I would try the series resistor in the tweeter, both of the series caps (4uF and 6uF) to start with. If you replace them and hear no difference then it's a good time to stop. You may have to get parallel caps to get the exact values you want. Like 3.3uF + 0.68uF to get the 4uF values, or 3.9uF + 0.1uF or some other combination. Just make sure you wire them in parallel and keep to the same brand/type.

Best,


Erik

Thanks Erik,

That helps a lot. And also reinforces most of what I've been reading. So, I'll at least spend for good 4, 6, and 24uf caps (Mundorf MKP or Sonicap Gen I), and probably parallel caps for the 80uf. If that goes well, I can spring for the other parallel shunt caps next. Maybe I'll splurge on those 60 cent Madisound poly caps, and go all out!

I already have Erse NPE's for the 350, not much choice there. Plus, I picked up 20 Russian paper in oil 0.01uf 1000v caps. And now that I think about it, I have 8 0.1uf 600v Auricap's floating around here somewhere too. I can try those as bypass caps. I'll even try some cascoded bypass combinations and see how that sounds as well.

Thanks again, and take care,

Stimpy
 
I have AR92s in storage (indoors) and wonder if the dome tweeters and mids will work properly when I hook them back up. How are yours sounding?

The only thing that would worry me about your 92's and my 90's, is that both use ferofluid in the mids and tweeters. KEF speakers seem to have a lot of issues with aged fluid gumming up the voice-coil, and I just wonder if that could be an AR issue too? But thankfully, the guys over at the Classic Speaker Pages say it shouldn't be a problem. AR used a different formula of fluid.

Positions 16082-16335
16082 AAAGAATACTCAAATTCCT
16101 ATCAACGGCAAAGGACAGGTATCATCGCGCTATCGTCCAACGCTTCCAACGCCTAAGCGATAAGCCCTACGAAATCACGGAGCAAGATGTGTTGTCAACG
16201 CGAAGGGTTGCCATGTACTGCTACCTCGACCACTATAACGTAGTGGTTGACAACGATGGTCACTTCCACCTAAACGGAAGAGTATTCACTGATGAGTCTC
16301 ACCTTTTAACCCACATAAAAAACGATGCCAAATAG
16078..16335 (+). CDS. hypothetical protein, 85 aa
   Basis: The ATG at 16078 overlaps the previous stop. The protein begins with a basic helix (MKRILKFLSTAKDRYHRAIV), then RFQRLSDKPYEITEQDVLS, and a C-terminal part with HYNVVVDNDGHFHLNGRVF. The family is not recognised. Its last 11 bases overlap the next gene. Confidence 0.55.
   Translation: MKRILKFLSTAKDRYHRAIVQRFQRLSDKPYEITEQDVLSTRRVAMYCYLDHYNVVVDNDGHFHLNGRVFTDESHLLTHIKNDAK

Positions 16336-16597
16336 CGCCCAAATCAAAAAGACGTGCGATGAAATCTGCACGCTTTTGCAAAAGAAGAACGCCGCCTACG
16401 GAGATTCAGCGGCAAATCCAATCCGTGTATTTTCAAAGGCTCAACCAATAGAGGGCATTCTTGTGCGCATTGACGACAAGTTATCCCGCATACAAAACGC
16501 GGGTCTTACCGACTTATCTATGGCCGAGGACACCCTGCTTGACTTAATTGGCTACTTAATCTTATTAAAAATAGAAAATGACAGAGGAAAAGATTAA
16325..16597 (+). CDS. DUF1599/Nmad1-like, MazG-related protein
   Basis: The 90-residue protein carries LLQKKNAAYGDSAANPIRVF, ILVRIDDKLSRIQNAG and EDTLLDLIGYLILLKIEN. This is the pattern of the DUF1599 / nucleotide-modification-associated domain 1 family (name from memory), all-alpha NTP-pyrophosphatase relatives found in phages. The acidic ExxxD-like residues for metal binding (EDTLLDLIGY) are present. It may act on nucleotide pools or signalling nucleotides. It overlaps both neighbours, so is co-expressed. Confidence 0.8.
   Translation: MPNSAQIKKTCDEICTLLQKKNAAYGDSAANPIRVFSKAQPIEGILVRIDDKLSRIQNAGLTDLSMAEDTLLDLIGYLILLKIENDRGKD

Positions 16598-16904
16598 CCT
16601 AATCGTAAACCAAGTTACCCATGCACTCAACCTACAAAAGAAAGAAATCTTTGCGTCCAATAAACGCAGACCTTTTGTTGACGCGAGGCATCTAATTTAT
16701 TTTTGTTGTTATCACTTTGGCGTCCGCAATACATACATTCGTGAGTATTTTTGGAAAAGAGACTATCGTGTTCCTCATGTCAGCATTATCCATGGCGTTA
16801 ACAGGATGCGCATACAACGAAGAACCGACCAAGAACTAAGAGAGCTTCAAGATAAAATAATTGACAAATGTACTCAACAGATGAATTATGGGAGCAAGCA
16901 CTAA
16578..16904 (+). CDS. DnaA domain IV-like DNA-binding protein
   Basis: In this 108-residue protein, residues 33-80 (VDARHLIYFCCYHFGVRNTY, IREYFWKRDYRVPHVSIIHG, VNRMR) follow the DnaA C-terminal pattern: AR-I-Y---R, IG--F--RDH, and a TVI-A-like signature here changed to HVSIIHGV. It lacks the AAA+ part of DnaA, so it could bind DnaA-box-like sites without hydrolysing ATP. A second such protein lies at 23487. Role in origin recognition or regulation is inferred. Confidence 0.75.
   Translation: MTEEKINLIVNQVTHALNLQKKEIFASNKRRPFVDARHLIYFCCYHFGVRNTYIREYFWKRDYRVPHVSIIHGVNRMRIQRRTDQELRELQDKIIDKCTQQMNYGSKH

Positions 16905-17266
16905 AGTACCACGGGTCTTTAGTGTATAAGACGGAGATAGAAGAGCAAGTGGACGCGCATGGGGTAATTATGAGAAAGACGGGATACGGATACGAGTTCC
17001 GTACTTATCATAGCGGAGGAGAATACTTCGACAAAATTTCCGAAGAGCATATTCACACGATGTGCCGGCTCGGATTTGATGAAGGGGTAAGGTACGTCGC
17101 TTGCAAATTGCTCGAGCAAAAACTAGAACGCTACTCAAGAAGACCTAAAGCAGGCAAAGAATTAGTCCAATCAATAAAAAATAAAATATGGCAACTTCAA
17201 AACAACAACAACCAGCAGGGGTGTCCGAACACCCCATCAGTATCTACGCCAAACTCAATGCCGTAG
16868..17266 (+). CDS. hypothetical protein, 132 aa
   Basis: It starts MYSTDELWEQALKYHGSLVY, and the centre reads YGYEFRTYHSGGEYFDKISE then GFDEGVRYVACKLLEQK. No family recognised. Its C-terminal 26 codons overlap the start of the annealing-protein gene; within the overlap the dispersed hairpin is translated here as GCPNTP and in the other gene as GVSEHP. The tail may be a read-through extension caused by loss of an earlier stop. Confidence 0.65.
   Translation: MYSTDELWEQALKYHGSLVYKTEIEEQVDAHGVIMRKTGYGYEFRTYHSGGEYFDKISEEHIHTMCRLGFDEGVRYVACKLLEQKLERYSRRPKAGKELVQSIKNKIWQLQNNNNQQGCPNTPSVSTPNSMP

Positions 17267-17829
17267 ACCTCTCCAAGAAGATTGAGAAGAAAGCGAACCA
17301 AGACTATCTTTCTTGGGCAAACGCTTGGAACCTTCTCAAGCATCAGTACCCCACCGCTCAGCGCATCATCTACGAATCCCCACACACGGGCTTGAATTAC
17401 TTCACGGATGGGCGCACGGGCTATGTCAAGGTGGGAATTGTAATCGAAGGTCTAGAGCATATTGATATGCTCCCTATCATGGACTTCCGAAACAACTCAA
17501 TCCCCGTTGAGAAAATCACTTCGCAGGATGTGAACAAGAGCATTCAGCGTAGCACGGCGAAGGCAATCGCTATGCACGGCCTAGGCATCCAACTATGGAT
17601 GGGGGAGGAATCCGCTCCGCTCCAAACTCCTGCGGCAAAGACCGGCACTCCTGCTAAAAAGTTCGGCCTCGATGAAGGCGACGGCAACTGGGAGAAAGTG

When I last played my 90's, they still sounded awesome. But, I have to admit, that was at least 6 years ago! Moving, and building a new home, got in the way. That's why I want to recap before I fire them up again. Then I'll probably start at a very low level, to let the new caps charge, and the drivers warm up a bit, before cranking.
 

TMM

Member
2007-09-01 8:37 am
Australia
I would recommend you get yourself an ESR meter. If you search ebay for "Mega328 ESR meter" you will find bare board meters for less than $15 which will do the job.

Measure the existing caps out of circuit (disconnect one leg before measuring and check them against an ESR chart - google images: "capacitor ESR chart"

If any have exceedingly high ESR or the capacitance is way off them replace them. If they measure OK, then leave them in. Replacing them with new electrolytics is fine - AR likely factored the typical ESR of electrolytics into the crossover design so if you replace them with film caps (with ultra low ESR) you may get a slightly different response to how AR designed them.